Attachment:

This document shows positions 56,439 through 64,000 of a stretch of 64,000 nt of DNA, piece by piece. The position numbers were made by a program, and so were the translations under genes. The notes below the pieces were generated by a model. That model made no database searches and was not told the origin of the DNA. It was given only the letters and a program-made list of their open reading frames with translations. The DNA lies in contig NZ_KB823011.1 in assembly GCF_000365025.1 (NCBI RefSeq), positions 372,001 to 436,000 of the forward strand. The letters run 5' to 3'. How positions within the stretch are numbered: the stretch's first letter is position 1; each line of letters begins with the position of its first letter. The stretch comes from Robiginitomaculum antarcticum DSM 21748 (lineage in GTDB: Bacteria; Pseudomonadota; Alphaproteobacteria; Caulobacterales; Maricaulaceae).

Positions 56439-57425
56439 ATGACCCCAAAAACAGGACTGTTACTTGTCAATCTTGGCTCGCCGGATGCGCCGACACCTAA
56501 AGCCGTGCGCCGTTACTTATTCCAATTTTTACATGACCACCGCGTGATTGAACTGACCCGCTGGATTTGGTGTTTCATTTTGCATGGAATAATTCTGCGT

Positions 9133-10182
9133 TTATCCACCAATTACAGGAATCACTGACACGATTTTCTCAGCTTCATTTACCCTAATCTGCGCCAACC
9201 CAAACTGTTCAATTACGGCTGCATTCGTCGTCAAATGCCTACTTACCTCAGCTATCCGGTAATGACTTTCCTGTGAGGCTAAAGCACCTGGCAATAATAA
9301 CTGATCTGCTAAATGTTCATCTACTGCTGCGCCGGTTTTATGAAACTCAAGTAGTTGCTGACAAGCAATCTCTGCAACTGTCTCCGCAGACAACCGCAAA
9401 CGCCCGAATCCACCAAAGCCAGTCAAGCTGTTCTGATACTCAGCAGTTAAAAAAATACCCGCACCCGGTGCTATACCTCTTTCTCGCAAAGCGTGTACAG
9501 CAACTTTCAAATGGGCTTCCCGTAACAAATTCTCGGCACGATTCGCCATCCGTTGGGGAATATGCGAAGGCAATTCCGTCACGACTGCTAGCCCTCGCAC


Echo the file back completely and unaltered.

This document shows positions 56,439 through 64,000 of a stretch of 64,000 nt of DNA, piece by piece. The position numbers were made by a program, and so were the translations under genes. The notes below the pieces were generated by a model. That model made no database searches and was not told the origin of the DNA. It was given only the letters and a program-made list of their open reading frames with translations. The DNA lies in contig NZ_KB823011.1 in assembly GCF_000365025.1 (NCBI RefSeq), positions 372,001 to 436,000 of the forward strand. The letters run 5' to 3'. How positions within the stretch are numbered: the stretch's first letter is position 1; each line of letters begins with the position of its first letter. The stretch comes from Robiginitomaculum antarcticum DSM 21748 (lineage in GTDB: Bacteria; Pseudomonadota; Alphaproteobacteria; Caulobacterales; Maricaulaceae).

Positions 56439-57425
56439 ATGACCCCAAAAACAGGACTGTTACTTGTCAATCTTGGCTCGCCGGATGCGCCGACACCTAA
56501 AGCCGTGCGCCGTTACTTATTCCAATTTTTACATGACCACCGCGTGATTGAACTGACCCGCTGGATTTGGTGTTTCATTTTGCATGGAATAATTCTGCGT

Positions 9133-10182
9133 TTATCCACCAATTACAGGAATCACTGACACGATTTTCTCAGCTTCATTTACCCTAATCTGCGCCAACC
9201 CAAACTGTTCAATTACGGCTGCATTCGTCGTCAAATGCCTACTTACCTCAGCTATCCGGTAATGACTTTCCTGTGAGGCTAAAGCACCTGGCAATAATAA
9301 CTGATCTGCTAAATGTTCATCTACTGCTGCGCCGGTTTTATGAAACTCAAGTAGTTGCTGACAAGCAATCTCTGCAACTGTCTCCGCAGACAACCGCAAA
9401 CGCCCGAATCCACCAAAGCCAGTCAAGCTGTTCTGATACTCAGCAGTTAAAAAAATACCCGCACCCGGTGCTATACCTCTTTCTCGCAAAGCGTGTACAG
9501 CAACTTTCAAATGGGCTTCCCGTAACAAATTCTCGGCACGATTCGCCATCCGTTGGGGAATATGCGAAGGCAATTCCGTCACGACTGCTAGCCCTCGCAC